The heavy door – comparable in weight to a small car – could have crushed Ford. Fortunately, though, first responders airlifted the actor to a hospital and he survived the ordeal. He was even able to recover in time to complete filming for the flick, a feat that director J.J. Abrams said “bonded” the movie’s cast and crew, according to The Guardian.
Even outside of Ford’s job, he has found himself in dangerous situations, thanks to a clear interest in aviation. For example, in 1999, the actor signed up for helicopter flight training. As he and his instructor practiced rotations in the aircraft, something went wrong. But the action star somehow successfully crash-landed the helicopter. Unbelievably, both he and his teacher walked away unscathed.
A year later, Ford had another scary in-flight experience. This time, he sat in the cockpit of a Beechcraft Bonanza, a type of six-seater plane that has been in continuous production since 1947. When sharp wind shears began exerting force on his aircraft, the actor had to land unexpectedly at a Nebraska airport. And although the plane tapped the runway during its landing, no one was hurt.
And a 2015 flight in a vintage aircraft would be even more harrowing for Ford. Just after taking off in his World War II-era airplane, he called in an engine failure to air-traffic control. And although the actor requested a return to the Santa Monica Airport, he ended up crash-landing his plane on a nearby golf course.
In a statement, Ford’s publicist, Ina Treciokas, told USA Today, “He was banged up and is in the hospital receiving medical care. The injuries sustained are not life-threatening and he is expected to make a full recovery.” And as the actor did just that, many people lauded his efforts to land the plane in a sparsely populated location.
In 2017, Ford once again diverted his plane before causing an accident, although this particular incident could have been his own fault. Air-traffic control confirmed to the actor the runway on which he should land. Instead, he landed on a taxiway, coming awfully close to a jet preparing for take-off. As always, though, he avoided a bigger incident with a quick maneuver.
More than half a century before that, though, one accident would leave Ford with a lasting reminder of an injury he sustained – the eye-catching scar across his chin. It happened in 1964 after the actor moved to Los Angeles in pursuit of his Hollywood career. Of course, he hadn’t quite made it big yet, so he had another job.
Ford told The Guardian, “It was stupid. I was on my way to work in the knickknack and oil painting department of Bullock’s department store. I was on this twisty Laurel Canyon road when I realized I had my seat belt off.” In that particular car, the seat belt hung from a peg, making it hard for the actor to simply grab it and put it on.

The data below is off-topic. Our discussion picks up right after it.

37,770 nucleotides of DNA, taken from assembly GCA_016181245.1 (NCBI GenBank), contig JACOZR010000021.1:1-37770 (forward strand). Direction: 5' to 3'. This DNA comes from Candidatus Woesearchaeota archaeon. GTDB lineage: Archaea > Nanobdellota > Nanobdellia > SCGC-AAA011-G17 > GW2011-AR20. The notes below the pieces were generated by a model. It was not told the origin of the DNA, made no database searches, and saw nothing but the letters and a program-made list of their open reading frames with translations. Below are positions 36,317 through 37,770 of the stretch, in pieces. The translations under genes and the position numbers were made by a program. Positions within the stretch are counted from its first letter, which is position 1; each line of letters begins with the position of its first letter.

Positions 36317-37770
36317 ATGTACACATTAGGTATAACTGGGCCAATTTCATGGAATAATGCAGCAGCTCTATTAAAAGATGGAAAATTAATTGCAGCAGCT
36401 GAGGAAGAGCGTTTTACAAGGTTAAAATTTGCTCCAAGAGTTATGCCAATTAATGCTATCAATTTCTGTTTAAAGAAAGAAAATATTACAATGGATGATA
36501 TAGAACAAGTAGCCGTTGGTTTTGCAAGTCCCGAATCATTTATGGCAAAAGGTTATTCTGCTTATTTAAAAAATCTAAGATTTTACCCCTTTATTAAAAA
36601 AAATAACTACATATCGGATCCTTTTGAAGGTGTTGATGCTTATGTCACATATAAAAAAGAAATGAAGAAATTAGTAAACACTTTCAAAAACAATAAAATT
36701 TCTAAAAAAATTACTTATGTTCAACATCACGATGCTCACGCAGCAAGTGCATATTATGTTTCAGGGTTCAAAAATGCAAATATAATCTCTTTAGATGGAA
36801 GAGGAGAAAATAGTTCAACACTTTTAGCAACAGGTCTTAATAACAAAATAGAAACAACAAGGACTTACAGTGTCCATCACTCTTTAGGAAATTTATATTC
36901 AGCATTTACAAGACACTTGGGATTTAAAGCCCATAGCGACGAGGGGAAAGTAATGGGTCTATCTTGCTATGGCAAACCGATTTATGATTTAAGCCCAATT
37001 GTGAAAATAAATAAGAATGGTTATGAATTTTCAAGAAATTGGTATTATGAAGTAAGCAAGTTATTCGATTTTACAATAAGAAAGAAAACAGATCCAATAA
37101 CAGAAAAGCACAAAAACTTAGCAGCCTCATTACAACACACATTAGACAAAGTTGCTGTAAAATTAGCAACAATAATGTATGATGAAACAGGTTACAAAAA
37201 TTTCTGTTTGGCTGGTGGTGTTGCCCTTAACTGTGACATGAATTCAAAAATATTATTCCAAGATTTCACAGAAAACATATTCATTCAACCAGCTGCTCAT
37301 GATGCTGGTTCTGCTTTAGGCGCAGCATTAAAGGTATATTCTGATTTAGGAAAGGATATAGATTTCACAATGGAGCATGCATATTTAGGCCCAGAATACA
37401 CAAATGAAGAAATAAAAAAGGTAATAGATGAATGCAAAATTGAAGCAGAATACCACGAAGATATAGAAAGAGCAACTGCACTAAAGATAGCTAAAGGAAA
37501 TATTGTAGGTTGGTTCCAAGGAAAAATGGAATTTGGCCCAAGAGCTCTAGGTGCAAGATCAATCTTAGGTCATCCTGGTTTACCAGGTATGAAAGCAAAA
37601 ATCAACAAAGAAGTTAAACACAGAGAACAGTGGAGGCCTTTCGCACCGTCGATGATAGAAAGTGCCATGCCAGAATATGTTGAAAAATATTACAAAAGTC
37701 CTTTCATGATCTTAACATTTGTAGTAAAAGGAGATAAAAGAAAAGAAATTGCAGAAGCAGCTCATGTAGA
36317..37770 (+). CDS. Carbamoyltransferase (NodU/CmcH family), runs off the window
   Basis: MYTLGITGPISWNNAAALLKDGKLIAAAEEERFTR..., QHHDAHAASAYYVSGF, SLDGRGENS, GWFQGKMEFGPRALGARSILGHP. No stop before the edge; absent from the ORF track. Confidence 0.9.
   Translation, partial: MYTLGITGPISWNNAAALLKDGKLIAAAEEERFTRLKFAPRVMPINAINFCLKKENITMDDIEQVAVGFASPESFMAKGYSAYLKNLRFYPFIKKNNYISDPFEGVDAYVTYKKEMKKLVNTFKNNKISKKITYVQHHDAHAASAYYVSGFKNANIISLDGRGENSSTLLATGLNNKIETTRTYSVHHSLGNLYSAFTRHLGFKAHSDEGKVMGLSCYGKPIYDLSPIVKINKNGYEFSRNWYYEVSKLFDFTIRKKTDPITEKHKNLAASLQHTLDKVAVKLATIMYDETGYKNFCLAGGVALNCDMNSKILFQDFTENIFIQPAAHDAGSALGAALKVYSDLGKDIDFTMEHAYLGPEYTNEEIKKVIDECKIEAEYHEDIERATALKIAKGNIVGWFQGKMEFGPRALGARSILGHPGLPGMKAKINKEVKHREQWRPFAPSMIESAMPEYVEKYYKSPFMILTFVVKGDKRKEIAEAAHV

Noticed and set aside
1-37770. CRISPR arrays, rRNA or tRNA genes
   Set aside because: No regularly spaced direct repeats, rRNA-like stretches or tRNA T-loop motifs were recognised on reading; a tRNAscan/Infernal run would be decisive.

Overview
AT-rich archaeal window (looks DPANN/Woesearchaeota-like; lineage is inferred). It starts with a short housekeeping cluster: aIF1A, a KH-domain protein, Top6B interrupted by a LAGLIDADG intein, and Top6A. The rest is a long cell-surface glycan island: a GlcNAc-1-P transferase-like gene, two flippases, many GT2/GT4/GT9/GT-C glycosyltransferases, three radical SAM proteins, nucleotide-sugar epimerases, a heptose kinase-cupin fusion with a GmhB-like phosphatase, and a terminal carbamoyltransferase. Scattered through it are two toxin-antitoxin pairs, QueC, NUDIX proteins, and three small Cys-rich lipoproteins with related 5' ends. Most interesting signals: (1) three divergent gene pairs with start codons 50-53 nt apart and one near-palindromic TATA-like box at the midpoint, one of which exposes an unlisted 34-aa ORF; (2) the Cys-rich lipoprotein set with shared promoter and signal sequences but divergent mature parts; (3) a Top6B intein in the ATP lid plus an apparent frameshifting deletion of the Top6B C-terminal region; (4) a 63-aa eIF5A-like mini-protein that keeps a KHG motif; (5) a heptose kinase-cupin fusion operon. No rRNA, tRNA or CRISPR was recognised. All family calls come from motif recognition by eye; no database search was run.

The star went on, “I was fumbling to get it off the peg [and] I ran off the road.” Yup, Ford drove his vehicle off the blacktop, “hit a kerb, went up on two wheels and crashed into a telephone pole.” He then flew through the windshield, hitting his chin on the steering wheel on the way out. And, from then on, he had a scar on his chin.
During that same interview, Ford rejected the notion that he was a hero for sustaining such painful injuries both on and off the job. “I’ve got war wounds. But they are all athletic or stupid, not because of a heroic willingness to endure pain or take risks,” the actor admitted.
“Heroes are people who rush into burning buildings, who throw themselves on a grenade, who save starving people, who selflessly devote themselves to others,” Ford went on. He never wanted to be a hero, he concluded. “I’ve never had lofty goals – I just do the best job I can,” the actor said.
And yet, Ford has found himself consistently playing the hero on screen, often hurting himself while portraying characters with gravitas. In his analysis of those roles, the actor explained why they’re often so successful. He said he realized that heroes have to be both humble and vulnerable in order to be believable.
Ford said, “If the person you play behaves heroically, they also have to have humility and vulnerability and be deep enough in it to have to save themselves. That’s a character I prefer to play, a guy who’s in over his head, who survives because of his tenacity, or his wit or his dumb luck.”
In that sense, some might say that Ford’s own slew of injuries – and the scars he carries from them – prove that he, too, has a bit of luck. Clearly, that luck extends to his long-standing Hollywood career, because, at 76 years old, he’s still starring in films. And that includes another installment of Indiana Jones, set to hit theaters in 2021.